Embroidery may be defined as an art and craft that employees a needle and a yarn, with a stretch of fabric hosting the stitches to formulate a pattern. It may be said that embroidery is practiced less often in the recent past, however, its effervesce of serving to be an interesting investment of time has not yet died out.
The most basic type of embroidery style, one needs to pass the thread inserted needle through the fabric, sliding it through the sides of the fabric to derive a pattern. The pattern formed looks pulpy and blobbed.
In the second method, the pattern is stitched through the fabric material; the difference being in the appearance of the threaded pattern. The design that is formed on the fabric has a seamless fit on the fabric, giving a flat, non-bulbous effect.
Procedure to Embroider Letters by Hand
The embroidery hoop is a round rimmed tool with which the fabric stays optimally stretched and in place. The hoop has two circular segments of wood rims that clips the fabric in between, with a screw on top that locks the site to be embroidered. Decide on the yarn, the color of the thread and the needle that you would be using for the activity.
When you are done with the decision-making, print out the font style of your choice and with a butter paper or tracing paper, trace out the boundaries of the letter or letters you would like to stitch with a pencil.
Scripting the Pattern on Fabric
The pattern has to be placed on the fabric and traced on the fabric with a pencil. When you are done tracing the letters, you may outline the letters with stitches that you may find appropriate and easy to accomplish. You may use anyone from the four stitches that have been mentioned here:
- Split stitch could be used for outlines and filling the vacant spaces between the outlines. It is when you take your first stitch that you need to bring the needle up through the middle of the stitch creating a split in between the original first stitch.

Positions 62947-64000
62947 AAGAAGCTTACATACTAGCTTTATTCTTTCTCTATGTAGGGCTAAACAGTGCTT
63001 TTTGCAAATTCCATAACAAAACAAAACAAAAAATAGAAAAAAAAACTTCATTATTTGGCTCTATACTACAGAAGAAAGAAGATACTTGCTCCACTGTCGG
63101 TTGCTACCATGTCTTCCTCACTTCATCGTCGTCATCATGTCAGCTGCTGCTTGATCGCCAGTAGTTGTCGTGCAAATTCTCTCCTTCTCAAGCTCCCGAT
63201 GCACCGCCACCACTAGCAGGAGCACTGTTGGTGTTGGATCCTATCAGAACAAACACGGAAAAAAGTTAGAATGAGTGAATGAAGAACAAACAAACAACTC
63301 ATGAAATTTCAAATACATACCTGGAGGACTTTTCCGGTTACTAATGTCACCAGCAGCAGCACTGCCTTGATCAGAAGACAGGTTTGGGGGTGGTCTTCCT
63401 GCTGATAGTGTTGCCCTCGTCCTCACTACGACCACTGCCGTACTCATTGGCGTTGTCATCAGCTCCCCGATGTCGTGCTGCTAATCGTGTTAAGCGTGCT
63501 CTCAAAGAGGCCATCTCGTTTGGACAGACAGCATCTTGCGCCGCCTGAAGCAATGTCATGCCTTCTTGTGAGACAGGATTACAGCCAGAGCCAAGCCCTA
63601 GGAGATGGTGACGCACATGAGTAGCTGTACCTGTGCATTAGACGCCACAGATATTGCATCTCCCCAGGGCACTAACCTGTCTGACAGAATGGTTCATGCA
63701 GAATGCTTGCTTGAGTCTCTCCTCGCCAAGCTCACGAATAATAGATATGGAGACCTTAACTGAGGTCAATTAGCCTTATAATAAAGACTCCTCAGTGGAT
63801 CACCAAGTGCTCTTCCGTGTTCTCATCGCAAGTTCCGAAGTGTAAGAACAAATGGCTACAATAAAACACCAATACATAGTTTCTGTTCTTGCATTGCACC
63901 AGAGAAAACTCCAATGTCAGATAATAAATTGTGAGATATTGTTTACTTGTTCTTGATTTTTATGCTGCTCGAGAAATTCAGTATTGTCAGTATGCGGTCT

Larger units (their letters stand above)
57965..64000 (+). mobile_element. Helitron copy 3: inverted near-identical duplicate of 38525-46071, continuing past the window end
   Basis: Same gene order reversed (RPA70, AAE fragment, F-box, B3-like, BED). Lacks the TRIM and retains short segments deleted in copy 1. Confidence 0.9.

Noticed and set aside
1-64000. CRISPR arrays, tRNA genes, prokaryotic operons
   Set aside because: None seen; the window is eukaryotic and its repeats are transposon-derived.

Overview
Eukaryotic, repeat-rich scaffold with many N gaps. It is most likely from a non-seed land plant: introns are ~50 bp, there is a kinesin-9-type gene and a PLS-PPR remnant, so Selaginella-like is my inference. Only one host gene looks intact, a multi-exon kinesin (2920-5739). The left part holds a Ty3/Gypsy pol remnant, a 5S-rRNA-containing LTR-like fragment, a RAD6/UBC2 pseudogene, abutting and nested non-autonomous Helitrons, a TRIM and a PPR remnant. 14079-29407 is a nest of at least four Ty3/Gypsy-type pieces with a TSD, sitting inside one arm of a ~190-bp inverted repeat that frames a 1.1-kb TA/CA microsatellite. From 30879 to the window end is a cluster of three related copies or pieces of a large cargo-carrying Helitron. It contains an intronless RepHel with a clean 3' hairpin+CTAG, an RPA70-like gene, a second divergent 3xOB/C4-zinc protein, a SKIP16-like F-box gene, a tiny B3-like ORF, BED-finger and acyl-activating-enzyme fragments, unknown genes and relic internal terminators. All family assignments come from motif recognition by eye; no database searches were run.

- Stem stitch is another easy-to-execute stitch where the needle and thread are pulled through the fabric to make the first stitch the shortest, followed by the second stitch starting from the point where the first stitch started. Your third stitch would start at the end of the first stitch. This is how the stitch will continue.
- Back stitch is another great option to complement the fills and the outlines. Begin your second stitch leaving space that equals to the length of the first stitch. When you are done with the second stitch, you have to start the third stitch through the rear ending of the second stitch.
- Chain stitch is a type of stitch that looks beautiful when done up in the form of an outline. When the first stitch is taken as a loop, you need to take the second stitch by sliding the thread at the top of the loop.
Taking the loop as the starting point for every other adjoining loop you make, you form chain-like stitches throughout the outline. The bigger the loops the better they look.
Filling in the Letters
You may use any of the mentioned stitches to fill up the letters. If you please you may also use cross stitch which appears like an X-shaped stitch. For your fill to look all the more enchanting you may resort to using back-stitch which gives a smooth finish.
When you are done you may remove the embroidery hoop that you had placed and flatten the embroidered section of the fabric by ironing it. Make sure that you reverse the true side and have the back side of the stitching facing upwards when you iron.
The stitches might knot up with the iron and cause your efforts to go in vain. You may create a monogrammed handkerchief for your loved one, or have a name etched out on a towel for an acquaintance as a reciprocation gift.
So, isn't embroidering letters easy and quick! So when are you starting out with your endeavor to redefine royalty.